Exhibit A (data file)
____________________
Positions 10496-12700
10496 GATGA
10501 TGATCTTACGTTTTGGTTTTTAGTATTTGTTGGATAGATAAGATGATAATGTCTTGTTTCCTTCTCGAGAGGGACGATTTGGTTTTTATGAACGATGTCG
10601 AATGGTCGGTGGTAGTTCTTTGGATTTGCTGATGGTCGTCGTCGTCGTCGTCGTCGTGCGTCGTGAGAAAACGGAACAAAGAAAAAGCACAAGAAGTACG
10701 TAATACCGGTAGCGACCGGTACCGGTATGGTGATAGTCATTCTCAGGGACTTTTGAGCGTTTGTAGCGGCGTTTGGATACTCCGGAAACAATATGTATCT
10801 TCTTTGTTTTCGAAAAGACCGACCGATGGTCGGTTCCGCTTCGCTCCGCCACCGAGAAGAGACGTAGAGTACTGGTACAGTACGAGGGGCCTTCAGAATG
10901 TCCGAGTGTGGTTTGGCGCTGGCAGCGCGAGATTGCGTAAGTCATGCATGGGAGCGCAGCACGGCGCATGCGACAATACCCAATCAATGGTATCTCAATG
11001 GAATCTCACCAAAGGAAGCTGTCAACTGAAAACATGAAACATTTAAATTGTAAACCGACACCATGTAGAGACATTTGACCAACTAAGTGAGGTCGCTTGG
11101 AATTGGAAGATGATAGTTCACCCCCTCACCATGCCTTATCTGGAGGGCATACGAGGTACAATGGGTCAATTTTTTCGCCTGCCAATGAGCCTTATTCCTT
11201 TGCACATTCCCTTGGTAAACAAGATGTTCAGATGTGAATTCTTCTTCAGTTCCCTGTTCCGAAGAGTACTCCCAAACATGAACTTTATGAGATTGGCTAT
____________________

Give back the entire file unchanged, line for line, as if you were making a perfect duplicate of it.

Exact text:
Positions 10496-12700
10496 GATGA
10501 TGATCTTACGTTTTGGTTTTTAGTATTTGTTGGATAGATAAGATGATAATGTCTTGTTTCCTTCTCGAGAGGGACGATTTGGTTTTTATGAACGATGTCG
10601 AATGGTCGGTGGTAGTTCTTTGGATTTGCTGATGGTCGTCGTCGTCGTCGTCGTCGTGCGTCGTGAGAAAACGGAACAAAGAAAAAGCACAAGAAGTACG
10701 TAATACCGGTAGCGACCGGTACCGGTATGGTGATAGTCATTCTCAGGGACTTTTGAGCGTTTGTAGCGGCGTTTGGATACTCCGGAAACAATATGTATCT
10801 TCTTTGTTTTCGAAAAGACCGACCGATGGTCGGTTCCGCTTCGCTCCGCCACCGAGAAGAGACGTAGAGTACTGGTACAGTACGAGGGGCCTTCAGAATG
10901 TCCGAGTGTGGTTTGGCGCTGGCAGCGCGAGATTGCGTAAGTCATGCATGGGAGCGCAGCACGGCGCATGCGACAATACCCAATCAATGGTATCTCAATG
11001 GAATCTCACCAAAGGAAGCTGTCAACTGAAAACATGAAACATTTAAATTGTAAACCGACACCATGTAGAGACATTTGACCAACTAAGTGAGGTCGCTTGG
11101 AATTGGAAGATGATAGTTCACCCCCTCACCATGCCTTATCTGGAGGGCATACGAGGTACAATGGGTCAATTTTTTCGCCTGCCAATGAGCCTTATTCCTT
11201 TGCACATTCCCTTGGTAAACAAGATGTTCAGATGTGAATTCTTCTTCAGTTCCCTGTTCCGAAGAGTACTCCCAAACATGAACTTTATGAGATTGGCTAT